Sep. 29, 2000 Large-scale simulations of silicon nanowires just several atoms in diameter have given device designers new clues about how these nanometer-scale devices will one day perform. The work provides a basis for anticipating how the quantum mechanical effects that dominate behavior of materials at this size scale will alter the operation of future generations of electronic devices.
Writing in the August 28 issue of Physical Review Letters, Uzi Landman, Robert Barnett and Andrew Scherbakov from the Georgia Institute of Technology, and Phaedon Avouris from the IBM T.J. Watson Research Center, report on a number of issues pertaining to the atomic structure, electronic properties and electrical transport in silicon nanowires that will have to be considered by designers using devices this small.
"It's a much-discussed expectation that devices of this size will be different, but in what ways and by how much, remained unknown," said Uzi Landman, Regents' Professor of Physics and director of the Georgia Tech Center for Computational Materials Science. "In this study, we have explored certain unique properties of systems this small through first-principles quantum mechanical simulations. Such simulations, which are to the best of our knowledge the largest ones to date, are essential for gaining reliable and predictive information about these systems. They were enabled by a combination of improved methodologies and the availability of high-powered computers."
To boost speed and reduce energy use, engineers are being pushed to make electronic devices smaller and to pack more of them onto a chip. This pressure will eventually drive them to use features as small as one nanometer (one-billionth of a meter, or a hundred-thousandth the width of a human hair). When that happens, he noted, device operation will be dominated by quantum mechanical effects -- and the expectations that have long governed device design will no longer apply.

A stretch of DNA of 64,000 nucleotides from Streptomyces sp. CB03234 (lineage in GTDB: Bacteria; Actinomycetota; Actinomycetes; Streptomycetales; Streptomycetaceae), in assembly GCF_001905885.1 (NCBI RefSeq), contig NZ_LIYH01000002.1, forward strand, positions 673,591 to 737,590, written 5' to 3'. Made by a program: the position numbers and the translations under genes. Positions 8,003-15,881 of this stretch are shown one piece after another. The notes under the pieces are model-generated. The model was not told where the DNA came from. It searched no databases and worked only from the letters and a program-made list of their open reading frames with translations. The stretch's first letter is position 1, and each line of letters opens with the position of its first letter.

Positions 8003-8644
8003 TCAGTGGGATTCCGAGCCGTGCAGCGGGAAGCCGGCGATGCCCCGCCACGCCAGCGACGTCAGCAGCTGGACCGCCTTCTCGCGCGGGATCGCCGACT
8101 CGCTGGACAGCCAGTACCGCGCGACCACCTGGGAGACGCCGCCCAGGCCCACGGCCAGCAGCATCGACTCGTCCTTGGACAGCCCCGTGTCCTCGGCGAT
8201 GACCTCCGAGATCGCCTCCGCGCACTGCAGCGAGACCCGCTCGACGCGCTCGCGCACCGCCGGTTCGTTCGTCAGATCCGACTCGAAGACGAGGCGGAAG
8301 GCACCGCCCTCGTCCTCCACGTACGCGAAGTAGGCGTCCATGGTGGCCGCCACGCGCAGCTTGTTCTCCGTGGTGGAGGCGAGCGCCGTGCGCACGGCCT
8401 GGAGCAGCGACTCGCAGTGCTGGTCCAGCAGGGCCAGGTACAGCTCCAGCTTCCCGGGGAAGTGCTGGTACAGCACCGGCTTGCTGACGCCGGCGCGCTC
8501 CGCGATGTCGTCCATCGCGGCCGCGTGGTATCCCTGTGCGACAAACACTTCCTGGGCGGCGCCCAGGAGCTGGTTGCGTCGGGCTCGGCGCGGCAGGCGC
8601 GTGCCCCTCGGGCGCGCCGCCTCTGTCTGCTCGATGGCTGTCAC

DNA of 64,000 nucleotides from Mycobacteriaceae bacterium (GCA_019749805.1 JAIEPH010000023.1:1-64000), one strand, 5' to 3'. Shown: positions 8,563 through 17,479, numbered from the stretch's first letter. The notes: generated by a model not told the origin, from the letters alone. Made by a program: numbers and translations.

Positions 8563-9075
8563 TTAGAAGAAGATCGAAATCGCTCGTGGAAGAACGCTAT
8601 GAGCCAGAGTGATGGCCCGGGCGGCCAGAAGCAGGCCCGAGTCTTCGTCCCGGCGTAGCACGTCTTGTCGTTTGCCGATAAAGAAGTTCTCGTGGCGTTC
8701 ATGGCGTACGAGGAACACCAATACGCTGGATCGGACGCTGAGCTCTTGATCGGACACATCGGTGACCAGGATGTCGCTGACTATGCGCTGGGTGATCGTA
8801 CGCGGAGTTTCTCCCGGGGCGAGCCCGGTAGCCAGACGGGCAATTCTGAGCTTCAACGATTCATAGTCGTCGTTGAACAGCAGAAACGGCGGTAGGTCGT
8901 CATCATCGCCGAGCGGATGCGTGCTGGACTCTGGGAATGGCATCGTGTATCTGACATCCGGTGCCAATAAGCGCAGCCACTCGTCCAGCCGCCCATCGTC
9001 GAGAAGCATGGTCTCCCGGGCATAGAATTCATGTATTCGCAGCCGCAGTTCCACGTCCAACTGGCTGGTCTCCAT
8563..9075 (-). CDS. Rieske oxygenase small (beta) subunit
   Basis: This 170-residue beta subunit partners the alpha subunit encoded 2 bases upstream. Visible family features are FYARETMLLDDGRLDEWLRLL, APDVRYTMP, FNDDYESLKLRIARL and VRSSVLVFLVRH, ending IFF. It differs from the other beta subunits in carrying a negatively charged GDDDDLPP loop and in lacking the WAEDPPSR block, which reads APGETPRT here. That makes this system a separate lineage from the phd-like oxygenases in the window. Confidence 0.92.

The researchers simulated silicon nanowires etched from bulk silicon, or self-assembled from clusters containing 24 atoms of silicon. In each case, the silicon was passivated by attaching hydrogen atoms to unused bonds, and the wires were connected to aluminum leads.
The theoretical simulations produced data on the nanowires' electrical conductance, the influence of the silicon-metal interface and the role that doping with aluminum atoms may play in changing materials properties. The work also suggests new ways of doping ultra-small transistor channels that could circumvent some current technological issues.
"This work attempts to fill in some of the gaps in our knowledge in this area," said Dr. Phaedon Avouris, manager of Nanometer Scale Science & Technology for IBM's Research Division at the T.J. Watson Research Center in Yorktown Heights, N.Y. "While the wires on which we report here are significantly smaller than those likely to be used in the near future, they are particularly useful because they tell us what to expect in the fully quantum mechanical limit -- the ultimate miniaturization limit. The calculations have revealed a number of significant changes in important properties."
Carried out on an IBM SP-2 computer at Georgia Tech, the simulations revealed that: